One of the biggest struggles that yoga practitioners have is consistency. You might make it to the yoga studio four times a week for a month, but then life gets in the way and you realize it’s been weeks since you’ve been on your mat. It can be tough to be consistent, but a consistent yoga practice is how you start to really see results, both mentally and physically. Here are some of my top tips for creating a consistent yoga practice.
Don’t Worry About Length
Let’s be honest. Your schedule gets crazy busy from time to time, or maybe even more often than that. If you think that you need to practice yoga for an hour for it to count, or even half an hour or 20 minutes, you’re more likely to skip out.
Remind yourself that even a five or 10 minute practice is better than no yoga at all. And, short sessions can help you keep up with any progress you’ve been getting with flexibility or strength. If it’s the end of the day and you still haven’t gotten on your mat, do a few gentle poses for some bedtime yoga. Commit to doing a little yoga almost every day and consistency will come naturally.
Develop a Home Practice
A home practice comes in handy when you’re short on time. Sometimes, you just can’t fit a studio class into your schedule. It’s generally considered rude to walk out of a yoga class after 15 minutes (unless you’re not feeling well). And, when you factor in traffic, getting to the studio early to set up, and your teacher possibly letting class run long (a topic for another day), studio classes can be a serious time commitment.
With your home practice, your commute is incredibly short. You can adjust the length of your practice to fit the amount of time that you have. And, you can create a yoga practice that’s exactly what you need that day. If you know that you’re going to be focusing on poses that help you feel great, it’s easier to find the motivation to get on your mat.
Find a Goal Pose
Sometimes you need something to work toward. Is there a yoga pose that you’ve always wanted to be able to do? Getting to that goal pose can be great motivation, and in order to get there, you’re going to have to stay consistent or you’ll never see any progress.
When I first started my yoga practice, I just wanted to be able to hold a low plank on my toes. Then, I worked up to Bird of Paradise Pose. Next, I worked on building my upper body strength for arm balances like Crow Pose and Mountain Climber, and most recently, I’ve worked toward being able to hold Handstand away from the wall. Each time, working up the necessary strength and flexibility to get to the pose has helped me stay consistent with my yoga practice.
Track Your Progress
I’m a firm believer that the best yoga pose is the one that feels best in your body, as long as you’re not at risk of injuring yourself. But, many yogis want to become more flexible, or to be able to hold an arm balance. In these instances, tracking your progress can be very helpful.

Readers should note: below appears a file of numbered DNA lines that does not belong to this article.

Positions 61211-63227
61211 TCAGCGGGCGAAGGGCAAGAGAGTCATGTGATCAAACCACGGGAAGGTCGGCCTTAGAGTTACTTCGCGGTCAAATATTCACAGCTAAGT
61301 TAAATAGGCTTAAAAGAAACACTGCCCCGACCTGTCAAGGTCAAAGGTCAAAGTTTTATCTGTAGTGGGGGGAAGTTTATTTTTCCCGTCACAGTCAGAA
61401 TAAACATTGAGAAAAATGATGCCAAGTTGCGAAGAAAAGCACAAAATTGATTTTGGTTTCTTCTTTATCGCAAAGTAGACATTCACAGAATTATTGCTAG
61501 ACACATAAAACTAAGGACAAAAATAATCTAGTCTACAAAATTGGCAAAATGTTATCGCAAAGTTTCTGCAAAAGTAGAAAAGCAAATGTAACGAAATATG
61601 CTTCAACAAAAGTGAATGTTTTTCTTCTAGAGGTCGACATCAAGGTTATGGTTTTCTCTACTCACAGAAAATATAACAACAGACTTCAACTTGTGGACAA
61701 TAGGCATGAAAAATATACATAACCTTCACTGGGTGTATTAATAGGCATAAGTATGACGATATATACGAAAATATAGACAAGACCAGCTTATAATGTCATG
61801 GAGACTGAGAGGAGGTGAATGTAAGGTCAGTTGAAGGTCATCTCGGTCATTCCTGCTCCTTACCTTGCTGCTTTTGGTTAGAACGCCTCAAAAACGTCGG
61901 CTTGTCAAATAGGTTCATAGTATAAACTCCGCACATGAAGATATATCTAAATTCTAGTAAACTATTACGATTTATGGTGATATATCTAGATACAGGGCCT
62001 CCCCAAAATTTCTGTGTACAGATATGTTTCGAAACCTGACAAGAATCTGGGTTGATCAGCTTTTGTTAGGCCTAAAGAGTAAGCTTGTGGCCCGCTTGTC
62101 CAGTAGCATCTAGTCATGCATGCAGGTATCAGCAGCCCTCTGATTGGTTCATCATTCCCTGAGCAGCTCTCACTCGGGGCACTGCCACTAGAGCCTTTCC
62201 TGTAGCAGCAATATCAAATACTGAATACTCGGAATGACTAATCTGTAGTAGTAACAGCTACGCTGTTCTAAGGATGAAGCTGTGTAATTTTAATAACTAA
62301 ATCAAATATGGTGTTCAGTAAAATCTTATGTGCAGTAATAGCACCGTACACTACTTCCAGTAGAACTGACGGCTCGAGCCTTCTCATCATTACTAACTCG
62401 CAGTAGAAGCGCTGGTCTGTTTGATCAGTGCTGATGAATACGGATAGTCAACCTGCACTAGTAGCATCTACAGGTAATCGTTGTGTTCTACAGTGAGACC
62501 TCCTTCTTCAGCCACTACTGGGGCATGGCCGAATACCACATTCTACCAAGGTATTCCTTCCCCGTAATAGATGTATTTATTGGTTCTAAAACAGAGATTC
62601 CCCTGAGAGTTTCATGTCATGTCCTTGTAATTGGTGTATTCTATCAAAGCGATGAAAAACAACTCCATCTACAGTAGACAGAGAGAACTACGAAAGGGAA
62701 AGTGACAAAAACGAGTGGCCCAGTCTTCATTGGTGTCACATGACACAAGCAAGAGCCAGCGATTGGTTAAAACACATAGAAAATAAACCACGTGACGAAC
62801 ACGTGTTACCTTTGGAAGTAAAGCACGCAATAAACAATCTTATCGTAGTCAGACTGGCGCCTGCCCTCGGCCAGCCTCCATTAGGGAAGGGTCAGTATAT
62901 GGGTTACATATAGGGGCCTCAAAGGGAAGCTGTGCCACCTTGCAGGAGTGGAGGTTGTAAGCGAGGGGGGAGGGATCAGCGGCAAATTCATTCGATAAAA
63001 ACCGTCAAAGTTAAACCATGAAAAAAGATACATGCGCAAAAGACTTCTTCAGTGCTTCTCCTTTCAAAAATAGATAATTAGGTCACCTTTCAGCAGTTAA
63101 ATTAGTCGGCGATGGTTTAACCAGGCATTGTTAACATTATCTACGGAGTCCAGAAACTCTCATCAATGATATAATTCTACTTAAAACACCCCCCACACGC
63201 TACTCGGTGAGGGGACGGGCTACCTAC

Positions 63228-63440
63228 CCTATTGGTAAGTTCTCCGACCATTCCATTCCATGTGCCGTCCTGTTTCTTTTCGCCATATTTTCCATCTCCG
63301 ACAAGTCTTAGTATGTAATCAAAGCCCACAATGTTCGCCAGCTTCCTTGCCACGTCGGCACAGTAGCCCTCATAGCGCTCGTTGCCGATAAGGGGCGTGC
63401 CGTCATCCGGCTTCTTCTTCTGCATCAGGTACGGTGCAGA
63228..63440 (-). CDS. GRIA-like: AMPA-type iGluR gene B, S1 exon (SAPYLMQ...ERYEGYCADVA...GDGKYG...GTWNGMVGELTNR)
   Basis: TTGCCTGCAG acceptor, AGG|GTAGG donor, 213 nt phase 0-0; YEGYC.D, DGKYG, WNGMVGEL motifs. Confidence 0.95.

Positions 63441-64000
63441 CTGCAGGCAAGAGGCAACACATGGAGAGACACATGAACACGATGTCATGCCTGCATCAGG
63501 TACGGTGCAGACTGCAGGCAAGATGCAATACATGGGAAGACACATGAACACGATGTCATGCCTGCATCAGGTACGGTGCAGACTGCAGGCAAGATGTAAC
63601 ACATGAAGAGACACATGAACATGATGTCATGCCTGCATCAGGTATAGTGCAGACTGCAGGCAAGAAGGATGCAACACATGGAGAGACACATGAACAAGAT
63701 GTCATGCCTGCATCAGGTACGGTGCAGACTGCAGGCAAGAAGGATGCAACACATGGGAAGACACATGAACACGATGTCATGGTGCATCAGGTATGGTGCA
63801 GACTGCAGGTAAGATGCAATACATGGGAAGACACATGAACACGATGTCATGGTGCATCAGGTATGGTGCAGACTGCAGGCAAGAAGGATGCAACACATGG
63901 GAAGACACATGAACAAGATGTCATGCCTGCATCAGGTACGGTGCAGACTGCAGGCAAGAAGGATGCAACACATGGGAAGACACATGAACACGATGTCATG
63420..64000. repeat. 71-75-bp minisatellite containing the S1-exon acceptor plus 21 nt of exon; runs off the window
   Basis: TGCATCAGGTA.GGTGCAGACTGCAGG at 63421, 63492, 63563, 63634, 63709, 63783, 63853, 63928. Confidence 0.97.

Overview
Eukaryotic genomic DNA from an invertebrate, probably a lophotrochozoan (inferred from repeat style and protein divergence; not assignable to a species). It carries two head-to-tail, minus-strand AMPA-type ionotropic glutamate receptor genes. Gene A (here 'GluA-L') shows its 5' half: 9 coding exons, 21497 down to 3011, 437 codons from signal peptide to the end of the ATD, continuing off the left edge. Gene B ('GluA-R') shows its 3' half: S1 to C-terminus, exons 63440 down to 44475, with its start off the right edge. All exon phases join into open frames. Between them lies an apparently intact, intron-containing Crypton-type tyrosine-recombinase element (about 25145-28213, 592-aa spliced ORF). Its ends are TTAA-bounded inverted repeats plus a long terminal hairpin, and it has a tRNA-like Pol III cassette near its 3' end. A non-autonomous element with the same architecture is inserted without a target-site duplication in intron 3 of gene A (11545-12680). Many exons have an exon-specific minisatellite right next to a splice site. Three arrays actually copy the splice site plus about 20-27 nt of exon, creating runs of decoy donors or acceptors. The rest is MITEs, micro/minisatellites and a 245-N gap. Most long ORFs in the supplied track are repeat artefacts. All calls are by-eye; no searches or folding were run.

Consider taking a photo every month or couple of weeks to chart your progress as you work on a pose. You’ll be able to see changes in flexibility this way, and changes in how deep you can get into poses like lunges or chair, too. Seeing that you’re actually making progress will motivate you to keep up your yoga practice, helping you stay consistent.
Sign Up for a Yoga Challenge
A participating in a yoga challenge can help make yoga a habit. That habit ultimately helps you be consistent with your yoga practice. A month-long yoga challenge is perfect for helping you set up that habit; anything shorter and that habit won’t quite be there yet. Whether you take a certain number of classes in a month or you participate in an Instagram challenge where you post a photo a day, being consistent for a month can help you be consistent for a long time after.
A couple of years ago, I participated in a yoga challenge at my studio. You had to take 28 classes in February to complete the challenge. I had to do a couple of back-to-back classes, but I finished. Because I was so used to coming to the studio almost every day, I continued to make to four or five classes a week in March. It felt weird to skip yoga with my new habit, which made it so much easier to stay consistent.
(I’ve thought about creating my own yoga challenges. If you’re interested, leave a note in the comments or shoot me an email!)
I hope these tips help you create a consistent yoga practice! Remember, you’ll really start to see progress with a consistent practice. Stick with it and you’ll love the results you see!